Modern ‘ship in a bottle’ concert hall opening inside a historical spa in Czechia

The new venue was built in the courtyard of the 19th-century Císařský lázně in Karlovy Vary without making any irreversible changes to the building.

Raymond Johnston

Written by Raymond Johnston Published on 25.04.2023 14:38:00 (updated on 25.04.2023) Reading time: 3 minutes

Prague is not the only Czech city that will be getting a new concert hall. The West Bohemian spa town Karlovy Vary will soon have a new venue in the middle of Císařský lázně, a neo-Renaissance building that dates to 1895.

The design by Petr Hájek Architekti will stand on six steel legs in the courtyard in the spa building’s interior, not directly touching the culturally protected building. All the interventions will be reversible so they can be easily replaced by new technologies in the future.

The ceremonial reopening of the renovated Císařský lázně will take place on June 17, 2023.

Respecting a protected landmark

The Karlovy Vary Symphony Orchestra will use the new hall for its concerts, and theatrical performances will also take place. Thanks to the adjustable height, the auditorium can quickly be transformed into a conference space or ballroom that requires a flat floor.

The hall will be complemented by multimedia exhibits presenting the history of spas in a global and local context, a cafe, an information center, and a research room.

Visualization of the concert hall in Císařský lázně. Photo: Petr Hájek Architekti
Visualization of the concert hall in Císařský lázně. Photo: Petr Hájek Architekti

Císařský lázně (Imperial Spa) has been protected as a national cultural monument since 2010, so creating the addition was a difficult technical task.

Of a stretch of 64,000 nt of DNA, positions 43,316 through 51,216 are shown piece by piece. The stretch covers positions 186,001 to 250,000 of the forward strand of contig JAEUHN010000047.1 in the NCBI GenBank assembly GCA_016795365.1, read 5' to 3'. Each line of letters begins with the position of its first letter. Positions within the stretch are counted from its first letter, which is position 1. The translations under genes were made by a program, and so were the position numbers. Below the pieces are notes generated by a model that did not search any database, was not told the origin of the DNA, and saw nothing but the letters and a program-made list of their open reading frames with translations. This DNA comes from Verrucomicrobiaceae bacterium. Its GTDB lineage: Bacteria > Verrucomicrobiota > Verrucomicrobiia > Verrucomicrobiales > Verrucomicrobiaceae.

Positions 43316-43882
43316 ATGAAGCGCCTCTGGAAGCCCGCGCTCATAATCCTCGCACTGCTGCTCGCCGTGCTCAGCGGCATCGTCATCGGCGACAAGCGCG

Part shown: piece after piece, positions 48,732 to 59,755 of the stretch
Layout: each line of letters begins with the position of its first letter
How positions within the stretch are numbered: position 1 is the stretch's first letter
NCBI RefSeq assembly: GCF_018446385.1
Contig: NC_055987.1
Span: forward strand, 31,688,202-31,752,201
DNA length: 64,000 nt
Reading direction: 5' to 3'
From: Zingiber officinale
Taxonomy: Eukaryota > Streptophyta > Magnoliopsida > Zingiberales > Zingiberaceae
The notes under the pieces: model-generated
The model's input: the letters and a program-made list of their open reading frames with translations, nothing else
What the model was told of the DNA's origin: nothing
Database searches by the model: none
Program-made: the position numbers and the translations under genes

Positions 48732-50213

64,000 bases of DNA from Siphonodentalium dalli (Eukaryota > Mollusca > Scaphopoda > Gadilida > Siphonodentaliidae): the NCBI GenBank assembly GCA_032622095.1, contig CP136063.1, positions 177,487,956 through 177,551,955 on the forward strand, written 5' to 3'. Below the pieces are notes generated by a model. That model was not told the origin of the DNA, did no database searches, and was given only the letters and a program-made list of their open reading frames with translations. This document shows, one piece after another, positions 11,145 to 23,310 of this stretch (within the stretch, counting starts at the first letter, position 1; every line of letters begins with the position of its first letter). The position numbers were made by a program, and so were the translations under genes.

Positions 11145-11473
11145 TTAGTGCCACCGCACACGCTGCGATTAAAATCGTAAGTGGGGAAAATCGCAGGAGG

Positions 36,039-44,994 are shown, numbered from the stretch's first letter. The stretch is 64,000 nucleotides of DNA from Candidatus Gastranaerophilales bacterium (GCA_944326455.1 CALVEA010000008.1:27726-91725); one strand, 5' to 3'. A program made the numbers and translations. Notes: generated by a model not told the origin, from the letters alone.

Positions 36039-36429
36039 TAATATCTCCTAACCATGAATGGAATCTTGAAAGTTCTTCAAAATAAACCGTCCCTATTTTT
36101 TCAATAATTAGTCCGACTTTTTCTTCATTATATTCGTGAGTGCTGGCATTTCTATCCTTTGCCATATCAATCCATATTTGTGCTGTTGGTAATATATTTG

The individual parts were inserted into it through an opening in the roof and assembled into a compact whole on the spot.

Architect Petr Hájek compared the process to building a ship in a bottle. “First, we had to make everything and assemble it in the hall in order to know that nothing was missing. Then everything had to be numbered, disassembled, and reassembled in the atrium of the building. It was a painstaking job,” he said.

All necessary audiovisual, scenic, and acoustic technologies are embedded in the structure. The only connections to the historical building are for electricity.

The color of the built-in structure is a very striking shade of red. “Our proposal is based on great respect for the historical space. We knew from the beginning that we would tiptoe around the original building. We want to carefully complement it, enrich it, but not disturb it,” Hájek said.

A red crab that embraces music

He compared the new theater to a red crab that has space for music in its arms. “The selected red color is archetypal with many other connections. It represents excitement and emotions, but also the machine aesthetics of the end of the 19th century," Hájek said.

Karlovy Vary’s Governor Petr Kulhánek said the proposal respects the needs of monument protection while fulfilling the acoustic, operational, and technical requirements for a mixed-use concert space.

“Císařský lázně will open to visitors in June after an overall demanding renovation, for which they have been waiting for more than 20 years,” Kulhánek said.

Construction of the concert hall in Císařský lázně. Photo: Petr Hájek Architekti
Construction of the concert hall in Císařský lázně. Photo: Petr Hájek Architekti

The acoustic properties of the built-in hall are also unique. The stage is equipped with a sliding acoustic wall and adjustable rotating panels that can adapt the space to various sound requirements.

Each side of the rotating triangles in the ceiling has a different function. One absorbs the sound, another reflects it and the third scatters it. This creates ideal conditions for performers and various forms of programs.

Classic audiovisual technologies are installed so as not to disturb the overall impression. An organ, which will be installed later, is also an integral part of the design.

Other concert venues planned

This is not the only new concert hall planned for a historical building in Czechia. An addition to the historical Invalidovna complex in Prague 8 is also planned as a home for the home of the Prague Philharmonic Choir, among other tenants. The design for that is also by Petr Hájek Architekti.

A building permit was issued earlier this month for a modern concert hall in Ostrava. A new, modern addition will be added to the existing Dům kultury (Culture Center). It is designed by Steven Holl Architects with Architecture Acts and Nagata Acoustics.

The largest project, though, is for the Vltava Philharmonic Hall, a completely new structure planned for Prague 7’s waterfront. It is designed by Danish studio Bjarke Ingels Group (BIG).

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